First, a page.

Q&A: Francisco Martin

What do Carrie Underwood, Adam Lambert, Kelly Clarkson and Jennifer Hudson all have in common? They participated in various seasons of American Idol. Young singer-songwriter Francisco Martin has gone down the same path and is now creating his own journey to musical success. The 19-year-old from San Francisco quickly moved to Nevada after the show to record as many demos as possible and has released his first original single ‘Swollen’ in October. As this year has proven to be a whirlwind of events, Martin has been able to navigate his place in the music industry through virtual writing sessions and an abundance of Zoom meetings, hoping to one day meet with industry professionals in real life.

American Idol’s live shows coincided with the start of lockdown in the US. How did you experience this?

It is funny. We were only in LA for about a week and a half when they called us all into a meeting and said “You guys have to go back tomorrow it is not safe. We have to quarantine at home but we might be back in April,”, and that never happened. Once we got home, a whole new way of filming was introduced. We had to do all the production work and sing at the same time and we had to literally stay up every single night to upload videos. It was fun but it also became very tiresome. You jump from being a contestant on the show. Just singing, picking your songs, hanging out with friends to basically doing your whole entire production. We still got help from all the producers, but it was definitely a big change for all of us. Overall it was an amazing experience.

Did you ever feel as if the pressure was higher because of lockdown and that “normal society” stopped?

In the beginning, I was very overwhelmed, and I am still overwhelmed. It is like a rollercoaster to me because when lockdown just started, I didn’t take it as seriously as I do now. Once it started sinking in and the show was over, I was really scared about what was going to happen. Keeping up the social media presence was hard for me because I do really want to keep in touch with my supporters but I have never really been a big fan of the platforms and the effects it has on me. I have always loved to create and to sing, so that has never been a problem for me, but of course with the whole entire lockdown, not being able to see people, not being able to produce with other people in the room, it takes away from the experience and it is hard so I try to balance it all out. It is crazy. I am just starting as an artist now. The way I have been introduced to the music world has been very unique. I got introduced to an industry that was trying to adapt to life with Covid and a global lockdown. It is also an extremely stressful time, politically and at times I don’t know how to react to that.

How do you as an artist and a person differ and intertwine?

In the first stages of my career, I really wanted to create a persona so that there would be a barrier in order to have my artistry come first. Yet I have always wanted to be very honest with my supporters and in my music too. I am a very anxious person, and I have never wanted that to be confused with the artist in me. I also tend to write very sad songs because that is what I love to do, but I don’t want that to be mistaken as me being a sad person. I’ll take accounts of me, but I blow them out of proportion. I don’t get my heart broken every day, and I am definitely not sad every day. Right now, it is hard to differentiate me as a person and me as an artist because I feel like I spilt most of my artistry into myself and now I am feeling more. And I can’t seem to figure if that is a good thing or a bad thing.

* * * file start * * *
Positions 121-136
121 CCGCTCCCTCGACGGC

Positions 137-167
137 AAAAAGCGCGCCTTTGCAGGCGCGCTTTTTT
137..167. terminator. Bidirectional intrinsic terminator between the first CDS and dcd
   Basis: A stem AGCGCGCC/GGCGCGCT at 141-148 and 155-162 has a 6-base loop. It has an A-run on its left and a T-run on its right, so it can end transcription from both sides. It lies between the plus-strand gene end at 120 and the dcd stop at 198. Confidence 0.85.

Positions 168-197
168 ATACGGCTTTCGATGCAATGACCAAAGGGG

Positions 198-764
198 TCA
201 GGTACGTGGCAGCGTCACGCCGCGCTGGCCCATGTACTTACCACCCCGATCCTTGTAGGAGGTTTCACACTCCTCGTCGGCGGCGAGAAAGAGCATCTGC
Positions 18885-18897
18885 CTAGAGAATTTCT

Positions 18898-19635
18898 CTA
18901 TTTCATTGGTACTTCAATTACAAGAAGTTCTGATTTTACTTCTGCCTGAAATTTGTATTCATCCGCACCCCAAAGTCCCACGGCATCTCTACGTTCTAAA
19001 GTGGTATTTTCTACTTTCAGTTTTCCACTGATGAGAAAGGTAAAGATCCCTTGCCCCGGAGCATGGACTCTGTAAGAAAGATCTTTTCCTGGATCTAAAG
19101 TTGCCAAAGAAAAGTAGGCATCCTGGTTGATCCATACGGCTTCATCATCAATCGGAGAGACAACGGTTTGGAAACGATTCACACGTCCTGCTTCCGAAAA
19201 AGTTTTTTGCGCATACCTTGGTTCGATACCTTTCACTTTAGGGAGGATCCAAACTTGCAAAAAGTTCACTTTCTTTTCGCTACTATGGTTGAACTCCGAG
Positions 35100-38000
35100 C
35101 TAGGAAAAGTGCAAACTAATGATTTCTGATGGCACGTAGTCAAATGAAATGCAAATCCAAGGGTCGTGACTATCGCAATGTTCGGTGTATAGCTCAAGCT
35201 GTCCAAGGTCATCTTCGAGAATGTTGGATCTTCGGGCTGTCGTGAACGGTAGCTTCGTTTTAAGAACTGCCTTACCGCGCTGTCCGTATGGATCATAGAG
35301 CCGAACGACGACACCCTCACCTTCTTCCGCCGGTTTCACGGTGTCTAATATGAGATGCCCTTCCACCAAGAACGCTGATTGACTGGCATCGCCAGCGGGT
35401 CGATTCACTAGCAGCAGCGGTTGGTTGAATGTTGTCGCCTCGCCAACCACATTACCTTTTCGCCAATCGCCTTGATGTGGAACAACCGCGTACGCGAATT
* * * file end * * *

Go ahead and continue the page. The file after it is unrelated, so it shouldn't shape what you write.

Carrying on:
How did the idea for ‘Swollen’ start?

‘Swollen’ was one of the songs that I had written whilst on the show. The idea came after an encounter with a girl. I had started to fall in love with the idea of her. We only spent one day together, and the underlying basis was clearly friendship yet the idea of love crept up on me when we were getting to know one another on a personal level.

Do you think different cities have a different influence on your music?

Yes definitely, when I am in Nevada I feel saver in a sense because I am just by myself, in my own little world. When I am in LA, there are just so many things. I don’t think it affects my music but it affects my mindset a little bit. These different places (San Francisco, Nevada and Los Angel) have an impact on how I am feeling and my actions but it doesn’t necessarily change the way I make music because I have a clear direction of what I want to write and who I want to be as an artist. No matter where I am at, I know what I want my music to sound like and that never really changes.

Text by: Lauren Dehollogne

This interview was part of the second issue of GEM Magazine – grab your free digital copy here or support us by purchasing your own exclusive print copy here.

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